My Lords, management of the borders is a reserved matter. The procedures laid out here are intended to apply to all ports. As I said, a specific document referring to the management of trade in Northern Ireland will be published shortly.

I understand that the noble Lord, Lord Griffiths of Burry Port, no longer wishes to speak, so I call the noble Lord, Lord Roberts of Llandudno.

I checked, and Dublin Port has spent €30 million in preparation for the new arrangements after the European Union loses the United Kingdom. I decided to check the other side of the Irish Sea: Holyhead. I phoned a number of people this morning. I asked a couple of the councils, the freight line and a couple of councillors, “What’s happening in Holyhead? Dublin has spent €30 million.” They said, “We haven’t done anything yet.” With just 20 weeks to go, will the Port of Holyhead and the other ports be ready for the new arrangements?

My Lords, as the House knows, the arrangements will be phased in until summer next year. We have announced £470 million to build port and inland infrastructure. As I told the House, that will be in relation not just to the Dover Strait. I have said in the House before that we recognise the great importance of Holyhead. I assure the noble Lord that we will pursue that matter.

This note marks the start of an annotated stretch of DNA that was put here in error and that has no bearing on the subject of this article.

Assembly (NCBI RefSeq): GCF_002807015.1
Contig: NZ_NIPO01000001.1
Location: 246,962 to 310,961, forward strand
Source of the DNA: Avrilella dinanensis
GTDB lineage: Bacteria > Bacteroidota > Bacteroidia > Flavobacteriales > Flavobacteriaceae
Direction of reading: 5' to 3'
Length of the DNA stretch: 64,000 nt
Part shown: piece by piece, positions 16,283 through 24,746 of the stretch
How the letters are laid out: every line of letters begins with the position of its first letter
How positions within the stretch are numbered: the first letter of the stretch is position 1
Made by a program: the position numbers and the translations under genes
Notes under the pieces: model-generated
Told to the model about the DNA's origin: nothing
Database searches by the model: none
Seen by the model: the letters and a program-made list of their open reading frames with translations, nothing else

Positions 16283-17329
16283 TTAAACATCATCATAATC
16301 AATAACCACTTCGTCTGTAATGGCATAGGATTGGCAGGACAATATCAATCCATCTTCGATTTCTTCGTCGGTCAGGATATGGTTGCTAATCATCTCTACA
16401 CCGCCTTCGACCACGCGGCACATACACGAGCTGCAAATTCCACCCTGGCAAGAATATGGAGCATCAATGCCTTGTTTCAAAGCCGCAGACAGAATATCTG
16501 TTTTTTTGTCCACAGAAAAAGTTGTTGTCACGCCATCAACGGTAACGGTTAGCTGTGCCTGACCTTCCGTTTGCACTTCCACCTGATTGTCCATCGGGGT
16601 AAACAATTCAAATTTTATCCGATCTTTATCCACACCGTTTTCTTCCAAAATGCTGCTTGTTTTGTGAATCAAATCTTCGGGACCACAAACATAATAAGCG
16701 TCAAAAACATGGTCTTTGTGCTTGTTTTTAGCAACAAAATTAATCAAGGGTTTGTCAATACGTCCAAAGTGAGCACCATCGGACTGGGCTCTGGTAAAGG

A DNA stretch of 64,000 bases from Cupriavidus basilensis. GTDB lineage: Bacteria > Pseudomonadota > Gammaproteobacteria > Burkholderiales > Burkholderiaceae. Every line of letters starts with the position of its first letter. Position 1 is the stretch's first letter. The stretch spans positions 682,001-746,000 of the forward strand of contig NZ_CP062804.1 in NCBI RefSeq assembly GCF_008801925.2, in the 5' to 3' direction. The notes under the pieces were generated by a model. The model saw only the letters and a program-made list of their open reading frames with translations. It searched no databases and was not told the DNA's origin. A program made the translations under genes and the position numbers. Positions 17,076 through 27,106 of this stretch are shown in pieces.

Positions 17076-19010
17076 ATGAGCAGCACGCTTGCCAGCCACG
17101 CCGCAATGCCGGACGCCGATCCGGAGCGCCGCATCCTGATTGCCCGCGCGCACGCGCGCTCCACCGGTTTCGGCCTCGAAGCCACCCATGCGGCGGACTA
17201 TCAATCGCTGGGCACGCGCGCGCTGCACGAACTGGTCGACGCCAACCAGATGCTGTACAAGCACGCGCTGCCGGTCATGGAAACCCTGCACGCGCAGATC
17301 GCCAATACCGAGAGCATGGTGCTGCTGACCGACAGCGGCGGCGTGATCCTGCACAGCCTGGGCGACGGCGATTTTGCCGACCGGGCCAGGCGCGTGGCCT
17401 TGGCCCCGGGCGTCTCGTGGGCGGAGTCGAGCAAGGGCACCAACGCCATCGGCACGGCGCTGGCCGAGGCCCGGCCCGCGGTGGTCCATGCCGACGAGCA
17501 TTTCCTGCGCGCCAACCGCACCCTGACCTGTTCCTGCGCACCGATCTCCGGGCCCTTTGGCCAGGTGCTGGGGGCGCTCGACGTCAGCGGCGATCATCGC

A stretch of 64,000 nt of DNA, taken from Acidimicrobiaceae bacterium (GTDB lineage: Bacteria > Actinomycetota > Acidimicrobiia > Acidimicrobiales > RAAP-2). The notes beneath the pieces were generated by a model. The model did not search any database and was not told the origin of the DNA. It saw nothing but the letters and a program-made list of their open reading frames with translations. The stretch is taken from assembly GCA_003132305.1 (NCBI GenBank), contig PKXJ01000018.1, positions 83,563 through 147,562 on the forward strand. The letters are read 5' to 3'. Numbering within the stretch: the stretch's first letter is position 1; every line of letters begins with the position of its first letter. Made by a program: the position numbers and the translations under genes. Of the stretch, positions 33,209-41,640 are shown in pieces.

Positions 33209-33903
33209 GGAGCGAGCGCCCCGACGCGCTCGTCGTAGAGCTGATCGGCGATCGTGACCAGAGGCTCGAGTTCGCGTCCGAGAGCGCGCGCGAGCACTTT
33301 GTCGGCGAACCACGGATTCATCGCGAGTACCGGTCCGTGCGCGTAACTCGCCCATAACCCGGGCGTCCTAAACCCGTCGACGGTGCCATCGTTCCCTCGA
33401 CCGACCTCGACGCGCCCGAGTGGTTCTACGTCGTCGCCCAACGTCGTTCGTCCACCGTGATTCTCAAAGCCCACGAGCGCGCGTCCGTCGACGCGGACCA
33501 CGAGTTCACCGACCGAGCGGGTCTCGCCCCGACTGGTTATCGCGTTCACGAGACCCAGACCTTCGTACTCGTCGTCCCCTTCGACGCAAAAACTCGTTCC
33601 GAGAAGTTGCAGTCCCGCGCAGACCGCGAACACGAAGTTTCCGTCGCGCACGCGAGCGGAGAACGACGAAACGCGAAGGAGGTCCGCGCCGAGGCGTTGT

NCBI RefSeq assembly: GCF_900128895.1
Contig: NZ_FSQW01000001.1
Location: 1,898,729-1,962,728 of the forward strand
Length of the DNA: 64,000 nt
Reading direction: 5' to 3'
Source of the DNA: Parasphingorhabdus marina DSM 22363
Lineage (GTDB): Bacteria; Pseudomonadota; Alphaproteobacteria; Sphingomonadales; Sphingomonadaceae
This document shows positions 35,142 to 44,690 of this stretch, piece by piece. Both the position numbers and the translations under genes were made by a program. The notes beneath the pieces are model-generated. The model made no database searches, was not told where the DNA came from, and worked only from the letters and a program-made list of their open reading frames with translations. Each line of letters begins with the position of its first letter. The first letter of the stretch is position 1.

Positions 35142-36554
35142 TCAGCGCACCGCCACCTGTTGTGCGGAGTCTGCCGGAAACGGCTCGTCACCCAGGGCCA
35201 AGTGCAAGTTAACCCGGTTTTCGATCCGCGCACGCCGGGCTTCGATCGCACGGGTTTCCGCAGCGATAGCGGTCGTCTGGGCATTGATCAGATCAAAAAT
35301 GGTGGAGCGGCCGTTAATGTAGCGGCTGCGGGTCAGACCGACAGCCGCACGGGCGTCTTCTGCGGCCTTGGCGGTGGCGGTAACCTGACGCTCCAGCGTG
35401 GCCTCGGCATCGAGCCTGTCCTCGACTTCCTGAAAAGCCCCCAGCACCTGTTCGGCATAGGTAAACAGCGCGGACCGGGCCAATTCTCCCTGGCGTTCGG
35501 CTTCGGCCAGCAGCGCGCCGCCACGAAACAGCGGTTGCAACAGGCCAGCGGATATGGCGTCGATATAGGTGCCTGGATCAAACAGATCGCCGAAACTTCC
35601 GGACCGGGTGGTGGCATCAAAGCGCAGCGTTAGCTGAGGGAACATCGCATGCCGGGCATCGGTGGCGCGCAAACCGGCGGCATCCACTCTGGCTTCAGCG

My Lords, could the Minister clarify his reference to lorry parks, especially in Kent? There is great local concern there. Will he confirm that if there is to be a lorry park in Ashford it will be only temporary? More specifically, what have the Government worked out as the likely time it will take to clear an HGV arriving in Dover, either at the Port of Dover or in a car park nearby, under the new arrangements that will come fully into force in July?

My Lords, as I think I said earlier, the specific places for the inland infrastructure are still under discussion, as are the specifics about the site in Kent. However, the purpose of this is to achieve what the noble Lord asks for. A good deal of stuff can be done away from the immediate border so that trade can be processed as quickly as possible. I will not give a specific time in minutes or seconds for any particular activity, but the Government’s objective is to make it as swift, easy and effective as possible.

Sitting suspended.